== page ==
There has been a long debate regarding the role of reduced-penetrance HD-causing alleles (36-39 CAG repeats) in HD because a significant proportion of symptom-free carriers have been identified in the general population.19 It is generally accepted that the age of onset of HD is inversely correlated with the number of CAG repeats.20 A previous study analyzing a large HD cohort suggested that the lifetime risk of developing HD for patients carrying an HTT allele with 39 CAG repeats was as high as 79%.21 Another observational study suggested that the mean age of disease onset of patients carrying an HTT allele with 39 CAG repeats was 62.1 years.22 Both lines of evidence indicate that, for those carrying an HTT allele with 39 CAG repeats, there is a high possibility of developing HD in their lifespan. Unlike HTT alleles with 36-38 CAG repeats that occur with a relatively high frequency in the general population, alleles with 39 CAG repeats are absent in a cohort of 7315 individuals from three general population-based cohorts in Canada, the United States, and the United Kingdom,19 suggesting that such alleles are extremely rare in healthy subjects. The aforementioned evidence suggests that individuals harboring an HTT allele with 39 CAG repeats are more likely to develop phenotypes than individuals with an allele of 36-38 repeats. In other words, although the penetrance of HD is incomplete in individuals with an HTT allele with 39 CAG repeats, the lifetime risk of disease is apparently higher in individuals carrying an HTT allele with 39 CAG repeats than in those carrying 36-38 repeats. Of note, a previous case series reported a female patient carrying an HTT allele with 39 CAG repeats presenting with pure ALS at age 56 years,9 which highly resembles the case we reported here. The case reported in this study would be the second one with 39 CAG repeats in HTT manifesting with an ALS phenotype. These findings indicate that 39 CAG repeats of HTT could indeed be associated with ALS.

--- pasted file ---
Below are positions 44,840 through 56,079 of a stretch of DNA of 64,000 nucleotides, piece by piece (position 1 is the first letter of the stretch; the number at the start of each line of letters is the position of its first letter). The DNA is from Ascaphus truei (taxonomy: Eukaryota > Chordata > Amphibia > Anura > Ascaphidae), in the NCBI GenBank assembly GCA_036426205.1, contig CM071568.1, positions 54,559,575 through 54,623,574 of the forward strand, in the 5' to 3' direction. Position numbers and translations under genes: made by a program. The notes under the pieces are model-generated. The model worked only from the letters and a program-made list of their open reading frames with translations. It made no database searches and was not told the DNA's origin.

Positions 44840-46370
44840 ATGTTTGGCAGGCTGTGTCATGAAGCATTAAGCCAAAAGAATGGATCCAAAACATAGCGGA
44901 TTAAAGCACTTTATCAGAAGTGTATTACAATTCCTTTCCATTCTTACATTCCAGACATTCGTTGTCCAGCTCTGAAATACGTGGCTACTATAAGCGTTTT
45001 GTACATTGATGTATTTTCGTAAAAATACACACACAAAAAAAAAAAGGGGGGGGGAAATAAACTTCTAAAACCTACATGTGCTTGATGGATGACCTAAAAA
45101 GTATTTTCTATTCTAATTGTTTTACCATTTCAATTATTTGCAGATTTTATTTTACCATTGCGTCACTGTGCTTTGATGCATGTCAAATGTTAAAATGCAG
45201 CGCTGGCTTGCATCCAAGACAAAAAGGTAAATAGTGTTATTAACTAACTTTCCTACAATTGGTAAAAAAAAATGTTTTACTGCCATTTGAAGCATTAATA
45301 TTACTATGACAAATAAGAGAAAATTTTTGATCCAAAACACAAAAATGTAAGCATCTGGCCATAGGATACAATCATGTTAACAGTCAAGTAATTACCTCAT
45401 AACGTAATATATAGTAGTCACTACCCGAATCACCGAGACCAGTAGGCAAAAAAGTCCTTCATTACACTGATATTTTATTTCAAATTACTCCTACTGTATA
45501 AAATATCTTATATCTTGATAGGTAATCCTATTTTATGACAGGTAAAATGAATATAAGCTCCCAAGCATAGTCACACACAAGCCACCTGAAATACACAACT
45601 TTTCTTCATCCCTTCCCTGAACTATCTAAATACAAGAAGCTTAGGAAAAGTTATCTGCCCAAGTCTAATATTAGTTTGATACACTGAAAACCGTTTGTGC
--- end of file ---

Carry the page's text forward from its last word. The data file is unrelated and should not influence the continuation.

Mechanistically, HD and ALS share several common pathways regarding their pathogenesis at the molecular level. For example, mitochondrial dysfunction and dysregulated transcription are known pathogenic mechanisms for both ALS and HD.17,23,24 In addition, disruption of nuclear transport by mutant huntingtin aggregates has been proposed in HD.25 Similarly, impaired nuclear membrane transport has been reported in ALS caused by C9ORF72 hexanucleotide expansions.26 In fact, C9ORF72 hexanucleotide expansion is not only the most common genetic cause of ALS but also the most frequently identified genetic cause of HD phenocopies.27 The cooccurrence of ALS and HD phenotypes in C9ORF72 hexanucleotide expansion carriers lends support that chorea and muscle weakness can result from the same genetic factor. A recent study also discovered that neuropathological diagnosis of ALS was over-represented in two cohorts of HD brain banks. This finding again implied an association between ALS and HD pathology.28